7.1 Deviance and Control
Deviance is a violation of norms. Whether or not something is deviant depends on contextual definitions, the situation, and people’s response to the behavior. Society seeks to limit deviance through the use of sanctions that help maintain a system of social control. Deviance is often relative, and perceptions of it can change quickly and unexpectedly.
7.2 Theoretical Perspectives on Deviance and Crime
The three major sociological paradigms offer different explanations for the motivation behind deviance and crime. Functionalists point out that deviance is a social necessity since it reinforces norms by reminding people of the consequences of violating them. Violating norms can open society’s eyes to injustice in the system. Conflict theorists argue that crime stems from a system of inequality that keeps those with power at the top and those without power at the bottom. Symbolic interactionists focus attention on the socially constructed nature of the labels related to deviance. Crime and deviance are learned from the environment and enforced or discouraged by those around us.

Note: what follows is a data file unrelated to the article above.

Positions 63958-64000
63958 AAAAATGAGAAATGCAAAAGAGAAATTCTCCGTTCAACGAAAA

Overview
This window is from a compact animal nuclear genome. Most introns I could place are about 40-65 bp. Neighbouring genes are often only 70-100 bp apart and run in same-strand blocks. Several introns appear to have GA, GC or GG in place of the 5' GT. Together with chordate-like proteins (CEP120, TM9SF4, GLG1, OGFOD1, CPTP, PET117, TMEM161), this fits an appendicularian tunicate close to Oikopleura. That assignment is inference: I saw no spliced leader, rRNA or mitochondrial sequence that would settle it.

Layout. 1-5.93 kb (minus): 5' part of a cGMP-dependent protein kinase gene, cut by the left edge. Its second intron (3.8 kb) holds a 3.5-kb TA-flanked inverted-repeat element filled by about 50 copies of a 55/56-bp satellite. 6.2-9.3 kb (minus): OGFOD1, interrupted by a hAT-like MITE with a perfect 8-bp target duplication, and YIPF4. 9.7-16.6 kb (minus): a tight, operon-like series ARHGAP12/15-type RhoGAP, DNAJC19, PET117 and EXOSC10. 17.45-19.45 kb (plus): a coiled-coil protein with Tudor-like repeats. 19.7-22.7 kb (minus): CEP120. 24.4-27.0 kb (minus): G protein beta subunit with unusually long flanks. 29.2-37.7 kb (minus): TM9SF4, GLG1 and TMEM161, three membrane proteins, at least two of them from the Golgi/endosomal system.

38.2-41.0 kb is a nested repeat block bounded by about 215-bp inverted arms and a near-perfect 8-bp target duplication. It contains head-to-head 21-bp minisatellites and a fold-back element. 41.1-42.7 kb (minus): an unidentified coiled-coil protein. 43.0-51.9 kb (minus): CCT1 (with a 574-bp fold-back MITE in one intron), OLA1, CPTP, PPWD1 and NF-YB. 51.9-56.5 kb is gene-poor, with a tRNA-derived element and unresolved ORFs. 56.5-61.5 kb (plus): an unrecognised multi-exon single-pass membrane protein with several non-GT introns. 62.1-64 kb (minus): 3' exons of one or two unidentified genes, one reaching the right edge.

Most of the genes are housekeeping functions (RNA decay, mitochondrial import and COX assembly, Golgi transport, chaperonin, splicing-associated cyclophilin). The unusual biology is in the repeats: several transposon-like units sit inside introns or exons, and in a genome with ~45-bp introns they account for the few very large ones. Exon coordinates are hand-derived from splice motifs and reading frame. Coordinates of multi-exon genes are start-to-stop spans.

7.3 Crime and the Law
Crime is established by legal codes and upheld by the criminal justice system. In the United States, there are three branches of the justice system: police, courts, and corrections. Although crime rates and incarceration increased throughout most of the twentieth century, they are now dropping. Despite these developments, inequitable law enformcenent is a destructive reality in American communities, and efforts are underway to improve outcomes.